Bears Discover Fire, Terry Bisson

Tor, 1993, 254 pages, C$27.95 tpb, ISBN 0-312-85411-0

Bears discover fire. A huge magma “bubble” raises the Adirondacks outside the atmosphere. A blind painter is asked to draw the afterlife. A writer quits before the story is over. A toxic donut is consumed. A retired astronaut goes back to the moon.

Welcome to the short stories of Terry Bisson.

Bisson’s been known for a few things, some of them faintly ridiculous (He novelized JOHNNY MNEMONIC, finished Walter M. Miller’s posthumous Saint Lebowitz and wrote back-cover blurbs for HarperCollins) but always somehow evading becoming a big-time SF star. Some authors are like that.

Fortunately, Bisson managed to convince Tor books to publish an anthology of his stories, and the book stands alone in introducing a pretty good author to the world-at-large, or at least those who can get their hands on the collection.

As always, some stories are better than others, so here’s a quick recap of the book in not particular order.

I found Bisson to be at his best when writing very short humorous vignettes with satiric bite. “By Permit Only” will amuse and knock you out with its I-give-up ending. “Next” shows bureaucracy gone mad with red tape nightmares. It might be fun to read “Are There Any Questions?” out loud, just to get the feel of the huckster narration. I’m still not sure if “The Toxic Donut” is supposed to be funny, but I liked the dark comedy and the pyrrhic choice offered within.

Of course, Bisson points out in his afterword that he can also write some non-funny stuff, and “Necronauts” is a good example of that, a none-too-jolly story that nevertheless reads very well.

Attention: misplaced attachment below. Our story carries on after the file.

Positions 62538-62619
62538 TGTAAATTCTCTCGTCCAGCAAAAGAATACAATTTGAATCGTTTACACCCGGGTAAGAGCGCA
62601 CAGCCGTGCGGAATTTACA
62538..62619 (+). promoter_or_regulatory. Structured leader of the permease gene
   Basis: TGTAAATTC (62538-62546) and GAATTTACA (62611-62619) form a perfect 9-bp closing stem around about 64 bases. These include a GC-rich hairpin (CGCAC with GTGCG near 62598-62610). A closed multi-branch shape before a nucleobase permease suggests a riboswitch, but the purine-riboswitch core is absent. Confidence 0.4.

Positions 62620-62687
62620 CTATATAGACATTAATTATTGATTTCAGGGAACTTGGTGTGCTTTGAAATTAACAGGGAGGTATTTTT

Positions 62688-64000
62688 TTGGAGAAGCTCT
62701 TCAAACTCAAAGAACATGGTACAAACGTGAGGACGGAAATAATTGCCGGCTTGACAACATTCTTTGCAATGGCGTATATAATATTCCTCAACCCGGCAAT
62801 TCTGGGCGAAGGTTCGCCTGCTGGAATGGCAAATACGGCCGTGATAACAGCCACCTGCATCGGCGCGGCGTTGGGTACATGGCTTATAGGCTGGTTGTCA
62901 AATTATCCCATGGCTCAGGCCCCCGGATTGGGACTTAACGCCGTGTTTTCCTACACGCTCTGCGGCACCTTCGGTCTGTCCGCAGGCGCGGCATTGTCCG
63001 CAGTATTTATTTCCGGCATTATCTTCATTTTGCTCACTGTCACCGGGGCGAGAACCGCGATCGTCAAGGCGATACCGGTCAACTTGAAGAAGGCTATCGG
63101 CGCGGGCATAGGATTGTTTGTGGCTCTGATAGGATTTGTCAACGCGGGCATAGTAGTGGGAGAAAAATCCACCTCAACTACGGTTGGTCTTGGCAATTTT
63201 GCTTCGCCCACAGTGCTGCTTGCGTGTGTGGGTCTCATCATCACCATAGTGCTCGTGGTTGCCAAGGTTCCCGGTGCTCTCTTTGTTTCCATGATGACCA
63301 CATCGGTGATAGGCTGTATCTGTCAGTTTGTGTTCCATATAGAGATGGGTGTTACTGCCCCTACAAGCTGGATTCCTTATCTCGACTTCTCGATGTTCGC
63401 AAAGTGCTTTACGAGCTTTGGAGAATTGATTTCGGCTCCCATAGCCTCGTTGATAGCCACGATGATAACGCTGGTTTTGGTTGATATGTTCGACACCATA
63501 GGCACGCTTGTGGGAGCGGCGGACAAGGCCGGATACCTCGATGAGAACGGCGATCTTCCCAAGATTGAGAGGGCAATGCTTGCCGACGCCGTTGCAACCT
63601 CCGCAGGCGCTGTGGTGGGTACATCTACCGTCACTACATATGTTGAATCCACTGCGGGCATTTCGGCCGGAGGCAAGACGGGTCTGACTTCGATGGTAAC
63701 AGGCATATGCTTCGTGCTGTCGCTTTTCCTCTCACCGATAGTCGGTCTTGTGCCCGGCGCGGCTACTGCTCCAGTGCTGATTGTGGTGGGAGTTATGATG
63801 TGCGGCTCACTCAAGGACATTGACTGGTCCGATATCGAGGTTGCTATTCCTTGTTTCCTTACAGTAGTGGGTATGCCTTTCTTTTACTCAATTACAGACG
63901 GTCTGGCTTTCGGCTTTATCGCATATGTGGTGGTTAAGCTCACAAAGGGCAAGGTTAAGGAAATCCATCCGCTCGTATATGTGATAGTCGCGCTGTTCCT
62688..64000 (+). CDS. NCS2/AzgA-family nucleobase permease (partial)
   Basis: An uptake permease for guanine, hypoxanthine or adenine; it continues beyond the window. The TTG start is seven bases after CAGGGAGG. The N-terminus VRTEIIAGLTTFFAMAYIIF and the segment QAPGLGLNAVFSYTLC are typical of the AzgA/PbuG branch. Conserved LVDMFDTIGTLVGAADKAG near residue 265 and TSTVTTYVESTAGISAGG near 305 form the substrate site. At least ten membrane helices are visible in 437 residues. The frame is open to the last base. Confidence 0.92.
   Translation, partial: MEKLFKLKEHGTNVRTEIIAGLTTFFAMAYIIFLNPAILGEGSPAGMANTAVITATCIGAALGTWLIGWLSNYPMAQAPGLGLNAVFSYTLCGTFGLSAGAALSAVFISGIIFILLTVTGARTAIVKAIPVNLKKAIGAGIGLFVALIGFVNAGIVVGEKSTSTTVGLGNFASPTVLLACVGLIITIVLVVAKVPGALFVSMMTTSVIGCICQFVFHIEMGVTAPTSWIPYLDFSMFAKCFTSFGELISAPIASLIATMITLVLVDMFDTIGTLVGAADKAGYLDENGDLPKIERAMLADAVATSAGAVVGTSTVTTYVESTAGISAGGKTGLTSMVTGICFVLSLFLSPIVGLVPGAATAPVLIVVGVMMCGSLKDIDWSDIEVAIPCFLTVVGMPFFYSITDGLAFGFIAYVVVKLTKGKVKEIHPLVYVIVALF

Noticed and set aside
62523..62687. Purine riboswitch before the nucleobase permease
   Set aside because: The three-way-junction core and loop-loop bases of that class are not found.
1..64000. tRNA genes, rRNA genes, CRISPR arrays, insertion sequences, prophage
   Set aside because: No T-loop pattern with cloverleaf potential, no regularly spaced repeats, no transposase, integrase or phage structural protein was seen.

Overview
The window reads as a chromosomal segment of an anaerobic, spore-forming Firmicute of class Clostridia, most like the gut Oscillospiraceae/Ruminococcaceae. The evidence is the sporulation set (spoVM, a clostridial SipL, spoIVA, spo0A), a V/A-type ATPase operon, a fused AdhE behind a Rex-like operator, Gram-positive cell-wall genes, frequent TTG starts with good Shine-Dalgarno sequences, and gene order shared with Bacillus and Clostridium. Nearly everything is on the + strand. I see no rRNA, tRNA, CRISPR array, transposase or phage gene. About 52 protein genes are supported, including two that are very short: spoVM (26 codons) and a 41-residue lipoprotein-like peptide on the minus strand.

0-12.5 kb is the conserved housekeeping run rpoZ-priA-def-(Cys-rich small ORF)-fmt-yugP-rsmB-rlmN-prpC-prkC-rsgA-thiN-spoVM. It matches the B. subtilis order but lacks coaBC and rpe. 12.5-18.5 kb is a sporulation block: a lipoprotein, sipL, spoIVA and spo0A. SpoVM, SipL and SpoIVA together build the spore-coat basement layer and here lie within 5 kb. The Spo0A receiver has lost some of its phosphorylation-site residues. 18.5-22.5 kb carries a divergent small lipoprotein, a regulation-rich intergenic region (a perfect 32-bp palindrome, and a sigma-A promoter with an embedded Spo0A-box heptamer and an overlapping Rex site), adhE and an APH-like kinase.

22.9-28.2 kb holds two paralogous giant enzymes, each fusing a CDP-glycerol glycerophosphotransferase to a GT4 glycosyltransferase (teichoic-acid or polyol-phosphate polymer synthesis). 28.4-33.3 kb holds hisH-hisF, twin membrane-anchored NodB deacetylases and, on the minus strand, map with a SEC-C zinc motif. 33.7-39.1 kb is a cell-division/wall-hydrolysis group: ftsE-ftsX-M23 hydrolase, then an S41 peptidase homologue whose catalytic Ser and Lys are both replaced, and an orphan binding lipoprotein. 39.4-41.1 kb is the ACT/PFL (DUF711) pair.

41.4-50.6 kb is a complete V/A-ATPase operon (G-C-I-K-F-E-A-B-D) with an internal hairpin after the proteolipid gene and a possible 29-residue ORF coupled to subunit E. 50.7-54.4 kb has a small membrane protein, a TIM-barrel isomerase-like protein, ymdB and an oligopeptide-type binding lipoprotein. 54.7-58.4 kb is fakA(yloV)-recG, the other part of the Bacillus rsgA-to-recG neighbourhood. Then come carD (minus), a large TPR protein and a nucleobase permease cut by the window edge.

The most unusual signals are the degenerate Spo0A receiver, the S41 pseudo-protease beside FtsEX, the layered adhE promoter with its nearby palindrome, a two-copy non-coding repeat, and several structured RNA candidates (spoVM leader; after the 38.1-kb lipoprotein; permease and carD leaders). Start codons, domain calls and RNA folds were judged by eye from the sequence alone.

Other highlights include “They’re made out of Meat”, a widely-reprinted true little classic that you might have read by accident somewhere else. (Even, in my case, as being attributed to L. Ron Hubbard!) and “Two Guys From the Future” (Bisson outdoes Connie Willis at the fluffy time-travel romance game)

Some of the longer stories are interesting, but wounded by their insufficient bang-to-length ratio. “Over Flat Mountain” struggles with its world-building and eventually loses. It’s a fate shared by “The Shadow Knows”, which adds to it an underwhelming conclusion best left in depressing New-Wave-era anthologies.

Then there are the weird stories I’m not sure I liked. “The Two Janets” looked like a fun concept in search of a plot. “England Underway” still seemed as whimsically inconsequential as the first time I read it in Omni. “Press Ann” reads like a draft for a shorter, funnier sketch. “Carl’s Lawn & Garden” was jammed by an extra-large dose of heavy-duty symbolism in its last sentence.

Of course, there are misfires. The title story didn’t bowl me over as much as it convinced the various award juries. “George” seemed pointless. “The Message”, even at five pages, seemed long and laborious. And then there are the pieces I just couldn’t get into: “The Coon Suit” (Oh, so that’s the conclusion.) and “Canción Auténtica De Old Earth” (Rzzz).

In most cases, Bisson’s writing is brisk, smooth, funny with a good dose of truth thrown in. Even with the boring stories, he delivers the goods and entertain the reader. It might not lead anywhere, but at least you’ll enjoy the trip.

Of course, that’s the risk with any short story collection. Savor the good, take the okay and try the bad. In any case, you’ll be able to form a good picture of Terry Bisson as a writer, and he needs the attention.

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